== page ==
This isn’t so simple, however - we’ve already seen that converting from a time zone to UTC is not a straight one-to-one mapping around the DST changes - some times in a time zone don’t map to any UTC time (where the hour goes forward) some times map to two UTC times (where the hour goes back).
pytz can’t tell exactly what you expect it does what any decent API
would do - it offers you a parameter to tell it. In this case several of the
methods take the
is_dst parameter which is a tri-state value which can
None. The first thing to note about this parameter is
that it only applies during periods of DST change - at all other times the
conversion is unambiguous and the value of this parameter has no effect.
The boolean values are straightforward - they just indicate that if there
is ambiguity then assume that DST is or is not in place. For example, the
UK time 2015-10-25 01:30:00 will occur twice this year, as discussed earlier,
is_dst is used to disambiguate - if it’s
True then a conversion to
UTC will return 00:30:00, if it’s
False it will return 01:30:00.
The third value of
None is the one I’m interested in - this has the effect
of raising an exception if the time either doesn’t exist
NonExistentTimeError) or if the mapping is ambiguous (
This allows one to write a scheduler that deals with DST changes in a
predictable and safe fashion.
The exact behaviour depends on what you think is most intuitive, but I’d be inclined to respond to the hour jumping forward by immediately running all the jobs that were skipped; and the hour jumping backward by skipping jobs which had already run.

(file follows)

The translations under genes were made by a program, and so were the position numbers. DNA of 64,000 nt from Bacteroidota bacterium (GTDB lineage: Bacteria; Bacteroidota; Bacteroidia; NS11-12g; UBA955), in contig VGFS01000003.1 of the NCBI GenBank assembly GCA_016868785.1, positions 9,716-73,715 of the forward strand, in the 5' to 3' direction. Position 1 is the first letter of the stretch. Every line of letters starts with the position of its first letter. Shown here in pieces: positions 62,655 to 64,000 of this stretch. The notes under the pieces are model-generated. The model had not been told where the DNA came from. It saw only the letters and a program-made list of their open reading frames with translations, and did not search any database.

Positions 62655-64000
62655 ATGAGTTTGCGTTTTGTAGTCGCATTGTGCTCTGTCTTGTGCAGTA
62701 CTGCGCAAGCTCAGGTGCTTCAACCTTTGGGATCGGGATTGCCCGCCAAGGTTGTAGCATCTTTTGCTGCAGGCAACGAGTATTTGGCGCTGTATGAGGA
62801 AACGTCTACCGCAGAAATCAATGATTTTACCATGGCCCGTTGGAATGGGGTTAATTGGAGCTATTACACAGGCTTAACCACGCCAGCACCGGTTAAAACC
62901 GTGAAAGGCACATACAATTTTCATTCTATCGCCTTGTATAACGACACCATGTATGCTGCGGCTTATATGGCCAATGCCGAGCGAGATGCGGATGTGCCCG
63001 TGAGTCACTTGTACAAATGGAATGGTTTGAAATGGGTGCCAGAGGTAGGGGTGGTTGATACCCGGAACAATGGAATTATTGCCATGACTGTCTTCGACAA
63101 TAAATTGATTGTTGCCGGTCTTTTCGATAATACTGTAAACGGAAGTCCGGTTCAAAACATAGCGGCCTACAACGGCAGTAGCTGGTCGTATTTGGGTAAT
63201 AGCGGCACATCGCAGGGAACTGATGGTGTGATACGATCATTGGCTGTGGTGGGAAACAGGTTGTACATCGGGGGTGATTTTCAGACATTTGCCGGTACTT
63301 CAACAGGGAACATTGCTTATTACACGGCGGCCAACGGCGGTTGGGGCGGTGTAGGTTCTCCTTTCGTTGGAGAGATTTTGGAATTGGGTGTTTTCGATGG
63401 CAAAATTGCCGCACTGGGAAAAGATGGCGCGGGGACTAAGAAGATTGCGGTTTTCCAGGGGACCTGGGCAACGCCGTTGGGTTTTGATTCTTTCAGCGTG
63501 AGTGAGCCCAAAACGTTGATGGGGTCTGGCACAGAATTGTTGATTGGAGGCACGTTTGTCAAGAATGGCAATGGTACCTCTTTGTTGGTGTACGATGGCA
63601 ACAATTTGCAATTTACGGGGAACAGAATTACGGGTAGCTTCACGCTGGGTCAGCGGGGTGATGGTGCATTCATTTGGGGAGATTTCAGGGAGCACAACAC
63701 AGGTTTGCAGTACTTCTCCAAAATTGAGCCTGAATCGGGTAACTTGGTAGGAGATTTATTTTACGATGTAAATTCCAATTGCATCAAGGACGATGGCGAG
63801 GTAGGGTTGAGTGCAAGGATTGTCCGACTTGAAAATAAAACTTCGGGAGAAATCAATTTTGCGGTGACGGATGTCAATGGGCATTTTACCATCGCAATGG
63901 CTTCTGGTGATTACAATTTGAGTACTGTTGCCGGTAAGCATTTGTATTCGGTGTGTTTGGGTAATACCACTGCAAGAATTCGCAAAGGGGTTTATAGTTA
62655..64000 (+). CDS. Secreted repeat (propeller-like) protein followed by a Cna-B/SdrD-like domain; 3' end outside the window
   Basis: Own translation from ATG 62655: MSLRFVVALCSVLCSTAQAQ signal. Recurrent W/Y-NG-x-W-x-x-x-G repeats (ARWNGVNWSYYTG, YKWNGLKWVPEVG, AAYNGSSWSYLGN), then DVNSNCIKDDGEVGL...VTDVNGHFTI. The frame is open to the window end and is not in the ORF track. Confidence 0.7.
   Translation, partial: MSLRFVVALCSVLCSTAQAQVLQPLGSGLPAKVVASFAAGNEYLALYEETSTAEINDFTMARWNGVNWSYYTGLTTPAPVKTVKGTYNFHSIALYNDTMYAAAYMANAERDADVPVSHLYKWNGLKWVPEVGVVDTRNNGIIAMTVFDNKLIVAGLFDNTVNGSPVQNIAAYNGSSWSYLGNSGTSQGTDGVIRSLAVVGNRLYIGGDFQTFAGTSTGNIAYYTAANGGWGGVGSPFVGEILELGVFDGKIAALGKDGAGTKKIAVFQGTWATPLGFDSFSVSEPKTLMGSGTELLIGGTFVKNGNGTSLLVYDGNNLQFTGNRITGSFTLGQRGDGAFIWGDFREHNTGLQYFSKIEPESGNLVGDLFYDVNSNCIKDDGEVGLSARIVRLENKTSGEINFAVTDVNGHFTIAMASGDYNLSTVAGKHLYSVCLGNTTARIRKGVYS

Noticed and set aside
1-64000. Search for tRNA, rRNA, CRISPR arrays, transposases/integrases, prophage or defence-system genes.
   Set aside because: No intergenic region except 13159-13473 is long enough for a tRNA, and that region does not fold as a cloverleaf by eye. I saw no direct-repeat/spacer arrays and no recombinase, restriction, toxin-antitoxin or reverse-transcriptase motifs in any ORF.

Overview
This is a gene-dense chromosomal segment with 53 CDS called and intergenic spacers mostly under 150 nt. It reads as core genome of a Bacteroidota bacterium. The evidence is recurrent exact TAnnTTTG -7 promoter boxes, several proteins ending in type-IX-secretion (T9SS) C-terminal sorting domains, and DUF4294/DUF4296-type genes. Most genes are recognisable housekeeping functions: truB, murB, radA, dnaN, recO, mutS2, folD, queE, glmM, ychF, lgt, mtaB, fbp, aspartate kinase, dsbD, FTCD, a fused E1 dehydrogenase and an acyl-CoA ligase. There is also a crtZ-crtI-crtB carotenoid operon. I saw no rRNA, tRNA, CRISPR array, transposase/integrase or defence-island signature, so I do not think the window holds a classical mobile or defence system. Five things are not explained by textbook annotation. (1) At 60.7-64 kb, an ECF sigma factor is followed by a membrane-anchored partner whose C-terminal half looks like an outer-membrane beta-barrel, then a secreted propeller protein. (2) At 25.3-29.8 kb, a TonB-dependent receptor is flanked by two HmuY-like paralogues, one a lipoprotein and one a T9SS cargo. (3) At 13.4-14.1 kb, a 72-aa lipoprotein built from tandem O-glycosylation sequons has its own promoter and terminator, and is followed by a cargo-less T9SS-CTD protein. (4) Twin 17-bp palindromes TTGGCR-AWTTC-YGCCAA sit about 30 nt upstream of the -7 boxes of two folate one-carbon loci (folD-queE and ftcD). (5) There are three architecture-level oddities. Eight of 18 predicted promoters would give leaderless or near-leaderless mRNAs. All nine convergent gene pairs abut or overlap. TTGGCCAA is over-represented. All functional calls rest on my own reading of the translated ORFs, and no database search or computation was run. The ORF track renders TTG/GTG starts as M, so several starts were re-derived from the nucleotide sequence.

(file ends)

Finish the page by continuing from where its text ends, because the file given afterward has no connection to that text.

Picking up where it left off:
Of course this does have some downsides. Let’s say what you want is to run something every 60 minutes regardless of DST changes, you’ll probably find that around the DST change you get something running twice or with two-hour gap, depending on the direction of the change. It doesn’t seem to me possible to be correct in both cases - for the user who wants things scheduled based on an elapsed time, and also the user who wants things scheduled at specific times of day, not to be missed or run twice over DST changes. Probably the only solution here is to allow them to specify a time zone individually for each job - if they want the former behaviour they can just use UTC.
So that’s it - time zones are tricky beasts. Life would be a lot simpler if DST disappeared overnight, but after all these years there seems little chance of that happening in all 70-odd countries in which it’s used. In the meantime programmers can expect to have to deal with these issues from time to time, where the specific requirements are hard enough to gather without even worrying about the implementation.
Still, it would be significant progress if everyone dealing with times in code would at least educate themselves, consider the issue properly and make an informed decision about how they handle it - as we’ve already seen the “bah, let them eat UTC” approach just doesn’t cut it.
In late June Michelle, Jackie, Aurora and I headed up to the Cairngorm mountains in Scotland.
Recently we took Aurora to see In The Night Garden Live at The O2.
A week ago Michelle, Jackie, Aurora and I got back from a week’s holiday in the Lake District, staying in Keswick.
Rather predictably I took a fair number of photos, and I’ve put some of them together into a little account of the trip.
Last weekend Michelle had arranged to spend a long weekend with what Aurora now refers to as her “knitting friends”, so Aurora and I decided to use the opportunity to pop over and visit Mum and Dad.